A Wake In Sacred Waves
Another band that was sent to me last year, Dreadnought are really something. At first, it might sound like they’re a folk influenced atmosphere act with a female vocalist, which is nice – but there’s more to the package than what meets the ear.
As the guitar rolls in melodic leads, we are then greeted with unexpectedly sharp scowls (that don’t dissuade from the atmosphere of the original performance, by the way) which are later joined by a myriad of changes in tempo and style, all culminating together for a little over seventeen minutes of playing time, which is a tour-de-force in most instances. Few bands ever open an album like this, but Between The Buried and Me did with “The Proverbial Bellow” on the latest output Automata II, so maybe this practice might become a regular thing for bands. It is true that many people in the industry will only listen to the first two or three songs from an album before making a decision on whether to promote or sign the band anyway (and this is due to an influx of band submissions) so why not go at them with all you’ve got right from the get-go.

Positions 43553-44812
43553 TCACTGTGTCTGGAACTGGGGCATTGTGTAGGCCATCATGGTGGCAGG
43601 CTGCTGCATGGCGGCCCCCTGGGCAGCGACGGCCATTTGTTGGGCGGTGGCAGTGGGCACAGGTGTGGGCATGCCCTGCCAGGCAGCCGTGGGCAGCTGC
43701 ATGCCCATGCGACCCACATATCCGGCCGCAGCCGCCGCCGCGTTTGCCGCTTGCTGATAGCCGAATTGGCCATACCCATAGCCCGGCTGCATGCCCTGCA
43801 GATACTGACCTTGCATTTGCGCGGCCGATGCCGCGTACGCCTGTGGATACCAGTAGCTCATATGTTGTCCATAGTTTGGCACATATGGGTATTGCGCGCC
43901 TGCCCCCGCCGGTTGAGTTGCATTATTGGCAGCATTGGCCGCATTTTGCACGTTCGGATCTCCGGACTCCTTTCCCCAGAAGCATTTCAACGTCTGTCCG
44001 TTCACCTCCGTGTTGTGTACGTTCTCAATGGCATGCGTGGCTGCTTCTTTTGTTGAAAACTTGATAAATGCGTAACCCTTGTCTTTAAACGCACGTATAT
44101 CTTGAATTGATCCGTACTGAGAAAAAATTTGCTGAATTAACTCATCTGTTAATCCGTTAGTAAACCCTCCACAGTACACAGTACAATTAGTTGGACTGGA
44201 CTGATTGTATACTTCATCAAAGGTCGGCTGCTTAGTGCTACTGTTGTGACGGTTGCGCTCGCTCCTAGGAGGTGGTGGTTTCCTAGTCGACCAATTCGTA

As the performance continues, we get a little bit of Agalloch influence as well as some proggy sections that roll right into soft soundscape. Dreadnought give listeners a chance to breathe before all of the heavy stuff comes into place, which is quite rare in retrospect. But one might also say that the band are quite mellow to begin with, which is certainly not a terrible thing to have in an act, as several musicians that I’m confronted with these days tend to play their instruments as fast as fucking possible and want to produce an album that could be equalized to a punch in the mouth. It’s good to hear something that I feel comes off emotionally powerful, and only throws a punch at the listener when it’s appropriate. That level of restraint turns into a band that can do so much more as further evidenced in closer “A Drifitng Reign.” As a matter of fact, I haven’t heard this great a mixture of extreme metal and proggy atmosphere since the early days of Opeth and Agalloch.
There’s definitely something to be explored on A Wake In Sacred Waves and if you overlooked it last year due to the slew of releases by more publicized acts, then you might want to get your hands on it. Dreadnought are horrifyingly beautiful, in a way that feels like an outpouring of the human soul. Be sure to give the disc a listen at the link below.
(4 Tracks, 51:00)
Purchase HERE (Bandcamp)